Spectrum adaptive spectral densities
Project description
spectral_density
: a python package for computing spectral density approximations
spectral_density
is a package for producing approximations to densities of states and spectral sums.
The aim is to provide a simple tool for approximating spectral densities.
The design paradigm for spectral_density
is that computation and approximation should be decoupled.
In particular, approximations are obtained in two steps:
 computation: repeatedly run the Lanczos algorithm on the matrix of interest with random starting vectors
 approximation: use the output of the previous step to obtain spectral density approximations This package focuses only on the second step. Thus, users are free to use any Lanczos implementation for the first step (reorthogonalization is not necessary!). This allows the use of implementations optimized to individual computational environments.
Compared to past implementations of the kernel polynomial method (KPM), which merge the two steps, this approach allows increased flexibility. We do not require any hyperparameters (such as the largest and smallest eigenvalues) to be specified ahead of time, and can produces KPM approxiamtions corresopnding to lots of different reference densities.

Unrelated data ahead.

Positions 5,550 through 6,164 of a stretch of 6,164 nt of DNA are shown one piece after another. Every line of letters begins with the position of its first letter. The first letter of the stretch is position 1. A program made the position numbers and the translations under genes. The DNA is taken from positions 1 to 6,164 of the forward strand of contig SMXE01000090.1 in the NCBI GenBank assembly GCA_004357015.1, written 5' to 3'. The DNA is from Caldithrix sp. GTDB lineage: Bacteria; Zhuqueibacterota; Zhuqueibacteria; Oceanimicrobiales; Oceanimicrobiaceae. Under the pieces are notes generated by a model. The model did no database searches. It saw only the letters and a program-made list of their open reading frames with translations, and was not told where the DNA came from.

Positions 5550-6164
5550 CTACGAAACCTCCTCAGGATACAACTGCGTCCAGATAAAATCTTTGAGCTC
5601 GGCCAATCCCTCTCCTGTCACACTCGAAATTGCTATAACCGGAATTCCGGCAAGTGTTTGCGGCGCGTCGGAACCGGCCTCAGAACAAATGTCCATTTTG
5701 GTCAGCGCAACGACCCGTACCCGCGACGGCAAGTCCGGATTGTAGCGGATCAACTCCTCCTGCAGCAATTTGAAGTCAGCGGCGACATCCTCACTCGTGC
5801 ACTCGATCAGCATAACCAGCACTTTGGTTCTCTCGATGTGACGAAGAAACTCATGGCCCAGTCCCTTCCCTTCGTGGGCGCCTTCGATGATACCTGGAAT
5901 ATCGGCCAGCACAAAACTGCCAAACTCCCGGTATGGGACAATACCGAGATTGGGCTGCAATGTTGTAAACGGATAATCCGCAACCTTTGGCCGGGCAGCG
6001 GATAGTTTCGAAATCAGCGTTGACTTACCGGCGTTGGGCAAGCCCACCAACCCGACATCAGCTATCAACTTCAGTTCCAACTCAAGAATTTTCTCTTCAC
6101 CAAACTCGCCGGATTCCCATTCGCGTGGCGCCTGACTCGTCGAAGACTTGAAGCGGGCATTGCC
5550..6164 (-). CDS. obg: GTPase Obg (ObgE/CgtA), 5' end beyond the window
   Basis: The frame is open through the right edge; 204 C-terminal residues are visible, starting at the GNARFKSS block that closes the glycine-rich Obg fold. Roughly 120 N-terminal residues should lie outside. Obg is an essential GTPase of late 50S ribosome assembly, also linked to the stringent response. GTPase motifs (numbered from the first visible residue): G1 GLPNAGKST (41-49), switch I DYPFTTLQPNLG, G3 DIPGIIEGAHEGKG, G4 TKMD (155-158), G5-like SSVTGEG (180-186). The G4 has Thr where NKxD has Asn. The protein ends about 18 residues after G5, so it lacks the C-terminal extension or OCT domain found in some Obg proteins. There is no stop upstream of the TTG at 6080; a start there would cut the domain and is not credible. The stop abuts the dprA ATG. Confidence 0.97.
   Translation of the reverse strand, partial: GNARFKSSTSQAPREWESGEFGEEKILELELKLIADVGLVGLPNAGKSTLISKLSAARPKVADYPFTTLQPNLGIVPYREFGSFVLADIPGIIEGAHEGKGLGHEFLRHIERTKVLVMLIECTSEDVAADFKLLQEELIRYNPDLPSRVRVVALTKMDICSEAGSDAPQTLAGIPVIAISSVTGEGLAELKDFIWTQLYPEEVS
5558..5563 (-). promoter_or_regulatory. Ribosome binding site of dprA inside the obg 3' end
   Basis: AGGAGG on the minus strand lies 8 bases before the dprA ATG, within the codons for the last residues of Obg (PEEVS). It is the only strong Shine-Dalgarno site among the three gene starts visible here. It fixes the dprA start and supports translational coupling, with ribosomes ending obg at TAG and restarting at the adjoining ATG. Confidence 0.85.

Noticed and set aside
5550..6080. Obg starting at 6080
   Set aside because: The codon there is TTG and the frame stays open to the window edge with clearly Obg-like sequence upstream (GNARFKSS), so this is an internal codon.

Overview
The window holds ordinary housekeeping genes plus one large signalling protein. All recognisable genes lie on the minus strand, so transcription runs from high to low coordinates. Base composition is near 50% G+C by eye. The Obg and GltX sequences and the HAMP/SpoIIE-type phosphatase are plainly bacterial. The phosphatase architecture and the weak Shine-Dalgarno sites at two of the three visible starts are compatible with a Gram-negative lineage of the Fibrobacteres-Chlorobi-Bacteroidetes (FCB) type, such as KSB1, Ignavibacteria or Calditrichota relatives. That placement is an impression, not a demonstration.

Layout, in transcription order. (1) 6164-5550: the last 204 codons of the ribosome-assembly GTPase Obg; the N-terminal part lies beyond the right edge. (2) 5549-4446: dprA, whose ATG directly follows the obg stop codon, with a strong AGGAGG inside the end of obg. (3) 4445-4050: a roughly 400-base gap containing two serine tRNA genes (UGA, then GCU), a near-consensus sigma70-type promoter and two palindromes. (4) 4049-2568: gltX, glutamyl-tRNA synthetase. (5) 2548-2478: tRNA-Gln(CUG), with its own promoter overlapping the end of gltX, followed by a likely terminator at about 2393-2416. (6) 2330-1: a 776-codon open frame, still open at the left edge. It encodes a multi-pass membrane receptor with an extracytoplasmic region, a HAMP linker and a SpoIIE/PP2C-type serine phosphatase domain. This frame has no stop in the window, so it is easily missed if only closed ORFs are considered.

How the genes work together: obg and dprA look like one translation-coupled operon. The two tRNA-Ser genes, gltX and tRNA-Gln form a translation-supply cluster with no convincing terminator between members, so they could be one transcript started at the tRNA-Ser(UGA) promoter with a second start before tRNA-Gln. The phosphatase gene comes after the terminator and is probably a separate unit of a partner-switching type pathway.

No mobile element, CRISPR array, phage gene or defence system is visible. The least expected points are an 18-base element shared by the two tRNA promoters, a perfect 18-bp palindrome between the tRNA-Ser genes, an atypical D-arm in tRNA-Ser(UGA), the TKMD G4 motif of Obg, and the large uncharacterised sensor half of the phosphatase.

Citing spectral_density
Please consider referencing:
 This package:
spectral_density
 A spectrum adaptive kernel polynomial method, Tyler Chen, J. Chem. Phys. 159, 114101 (2023) doi: 10.1063/5.0166678
Mathematical Background
Spectral Densities
Given a symmetric matrix $\mathbf{H}$ with eigenvalue decomposition $\mathbf{H} = \sum\limits_{n=1}^{d} \lambda_n \mathbf{u}_n \mathbf{u}_n^\textsf{T}$, the spectral density, also called the density of states (DOS), is the function
$$\rho(x) = \sum_{n=1}^d \frac{1}{d} \delta(x\lambda_i),$$
where $\delta(x)$ is a unitmass Dirac delta distribution centered at zero. Note that exact knowledge of the DOS $\rho(x)$ is equivalent to knowing all of the eigenvalues of $\mathbf{H}$, which are often prohibitively expensive to compute.
Given a unit vector $\mathbf{v}$, the local density of states (LDOS) is defined as
$$ \hat{\rho}(x) = \sum_{n=1}^d (\mathbf{v}^{\mathsf{T}}\mathbf{u}_n)^2 \delta(x\lambda_i). $$